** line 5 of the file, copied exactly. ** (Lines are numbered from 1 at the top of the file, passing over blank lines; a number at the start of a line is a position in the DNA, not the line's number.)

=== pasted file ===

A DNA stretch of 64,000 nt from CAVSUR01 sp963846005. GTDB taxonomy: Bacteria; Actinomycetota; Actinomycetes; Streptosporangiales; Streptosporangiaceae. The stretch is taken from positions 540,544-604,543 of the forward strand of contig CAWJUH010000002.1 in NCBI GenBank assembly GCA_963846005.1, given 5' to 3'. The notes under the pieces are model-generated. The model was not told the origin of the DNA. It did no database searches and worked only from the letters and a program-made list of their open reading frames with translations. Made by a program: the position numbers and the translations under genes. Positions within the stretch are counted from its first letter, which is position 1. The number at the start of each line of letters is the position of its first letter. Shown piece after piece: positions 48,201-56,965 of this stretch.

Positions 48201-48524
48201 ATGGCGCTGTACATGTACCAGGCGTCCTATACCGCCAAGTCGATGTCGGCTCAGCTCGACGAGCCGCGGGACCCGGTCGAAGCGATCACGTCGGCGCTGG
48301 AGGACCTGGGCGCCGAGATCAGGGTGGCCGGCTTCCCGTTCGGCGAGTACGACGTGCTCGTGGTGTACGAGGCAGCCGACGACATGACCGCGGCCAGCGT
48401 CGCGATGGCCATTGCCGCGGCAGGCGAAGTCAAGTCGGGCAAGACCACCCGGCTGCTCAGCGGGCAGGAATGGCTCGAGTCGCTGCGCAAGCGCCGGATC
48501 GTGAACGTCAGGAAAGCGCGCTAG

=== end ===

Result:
48401 CGCGATGGCCATTGCCGCGGCAGGCGAAGTCAAGTCGGGCAAGACCACCCGGCTGCTCAGCGGGCAGGAATGGCTCGAGTCGCTGCGCAAGCGCCGGATC